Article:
A new research shows Britons on unemployment benefit in the wealthier European Union states outnumber claimants from those EU countries in the UK.
The Guardian study indicates that at least 30,000 Britons are on unemployment benefit in the EU.
The research shows more than four times as many Britons obtain unemployment benefits in Germany as Germans do in the UK, while the number of jobless Britons receiving benefits in Ireland exceeds their Irish counterparts in the UK by a rate of five to one.
In Finland, Sweden, Denmark, Belgium, Luxembourg, Germany, Austria, France and Ireland the number of Britons banking unemployment cheques is almost three times as high as the nationals of those countries receiving parallel UK benefits – 23,011 Britons to 8,720 nationals of those nine countries in the UK.
The pattern of Britons being treated generously in Scandinavia and northern Europe goes into reverse around the poorer south, with Italians, Spanish and Portuguese out of work in the UK outnumbering the unemployed Britons in those countries by 13,580 to 5,670.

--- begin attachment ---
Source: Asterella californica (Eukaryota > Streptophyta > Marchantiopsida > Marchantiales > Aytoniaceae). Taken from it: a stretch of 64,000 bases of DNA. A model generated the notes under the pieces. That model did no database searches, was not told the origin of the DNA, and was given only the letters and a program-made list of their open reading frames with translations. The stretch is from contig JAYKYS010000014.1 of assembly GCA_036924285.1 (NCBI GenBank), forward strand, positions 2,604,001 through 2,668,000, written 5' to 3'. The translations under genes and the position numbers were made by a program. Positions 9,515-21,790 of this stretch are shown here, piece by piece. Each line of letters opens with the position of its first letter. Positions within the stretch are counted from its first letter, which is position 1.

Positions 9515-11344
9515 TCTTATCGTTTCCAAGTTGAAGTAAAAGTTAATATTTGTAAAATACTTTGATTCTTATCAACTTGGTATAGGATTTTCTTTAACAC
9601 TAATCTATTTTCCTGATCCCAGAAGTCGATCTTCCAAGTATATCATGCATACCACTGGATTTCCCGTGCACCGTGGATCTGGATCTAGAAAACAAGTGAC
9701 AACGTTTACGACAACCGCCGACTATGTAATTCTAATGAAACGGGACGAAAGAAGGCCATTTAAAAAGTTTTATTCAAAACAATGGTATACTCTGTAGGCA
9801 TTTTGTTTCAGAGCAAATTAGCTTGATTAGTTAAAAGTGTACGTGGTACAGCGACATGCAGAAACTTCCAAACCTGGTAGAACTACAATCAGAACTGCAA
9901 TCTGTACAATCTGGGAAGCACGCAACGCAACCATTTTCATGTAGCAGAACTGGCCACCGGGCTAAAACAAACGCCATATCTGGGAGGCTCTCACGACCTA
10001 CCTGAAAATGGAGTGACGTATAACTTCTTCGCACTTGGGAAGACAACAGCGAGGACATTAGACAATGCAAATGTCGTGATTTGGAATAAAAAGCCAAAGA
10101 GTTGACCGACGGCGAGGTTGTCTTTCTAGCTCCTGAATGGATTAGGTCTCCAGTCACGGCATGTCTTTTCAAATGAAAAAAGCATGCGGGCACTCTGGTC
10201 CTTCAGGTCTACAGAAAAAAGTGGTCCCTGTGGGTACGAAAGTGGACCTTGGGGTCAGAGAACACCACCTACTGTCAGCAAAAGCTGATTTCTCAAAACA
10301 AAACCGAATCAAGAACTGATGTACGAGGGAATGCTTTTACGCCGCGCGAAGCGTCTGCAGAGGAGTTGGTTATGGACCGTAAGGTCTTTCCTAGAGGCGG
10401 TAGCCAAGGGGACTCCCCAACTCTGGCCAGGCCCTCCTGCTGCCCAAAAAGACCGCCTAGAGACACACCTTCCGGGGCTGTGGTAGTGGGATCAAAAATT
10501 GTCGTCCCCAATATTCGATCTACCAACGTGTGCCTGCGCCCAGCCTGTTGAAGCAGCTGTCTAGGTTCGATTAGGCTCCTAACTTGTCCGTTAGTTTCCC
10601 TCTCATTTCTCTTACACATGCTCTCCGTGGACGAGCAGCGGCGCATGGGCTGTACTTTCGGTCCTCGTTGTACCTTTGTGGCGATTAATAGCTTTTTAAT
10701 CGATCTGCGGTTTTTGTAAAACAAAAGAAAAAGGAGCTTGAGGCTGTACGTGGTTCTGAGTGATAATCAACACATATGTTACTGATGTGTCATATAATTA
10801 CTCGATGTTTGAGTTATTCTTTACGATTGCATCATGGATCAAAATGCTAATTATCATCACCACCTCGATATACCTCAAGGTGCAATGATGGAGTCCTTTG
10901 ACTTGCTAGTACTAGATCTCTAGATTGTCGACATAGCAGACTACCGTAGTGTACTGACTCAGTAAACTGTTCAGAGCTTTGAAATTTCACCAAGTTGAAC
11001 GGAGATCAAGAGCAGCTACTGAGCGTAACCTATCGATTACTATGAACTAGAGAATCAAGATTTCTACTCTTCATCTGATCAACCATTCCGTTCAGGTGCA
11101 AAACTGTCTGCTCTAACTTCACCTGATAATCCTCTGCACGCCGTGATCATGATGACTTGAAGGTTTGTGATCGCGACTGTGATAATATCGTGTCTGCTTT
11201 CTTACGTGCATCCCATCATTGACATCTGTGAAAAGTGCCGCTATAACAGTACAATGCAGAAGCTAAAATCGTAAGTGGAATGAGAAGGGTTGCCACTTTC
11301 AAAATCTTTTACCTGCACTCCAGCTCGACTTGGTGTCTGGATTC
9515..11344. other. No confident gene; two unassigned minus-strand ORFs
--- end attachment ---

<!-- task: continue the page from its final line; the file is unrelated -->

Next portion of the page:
The research is being published after the German chancellor, Angela Merkel, visited London this month for talks with Prime Minister David Cameron, who is campaigning to “reform” EU freedom of movement as part of his attempt to rewrite the terms of Britain’s EU membership before putting the issue to a referendum in 2017, if he is still in power.
The data appears to contradict British complaints amplified in the PM’s speech on immigration in November in which he demanded curbs on freedom of movement in the EU and new measures discriminating between natives and EU citizens in low-paid work, adding that the UK was getting a raw deal from the EU system of citizenship rights and reciprocal social security arrangements.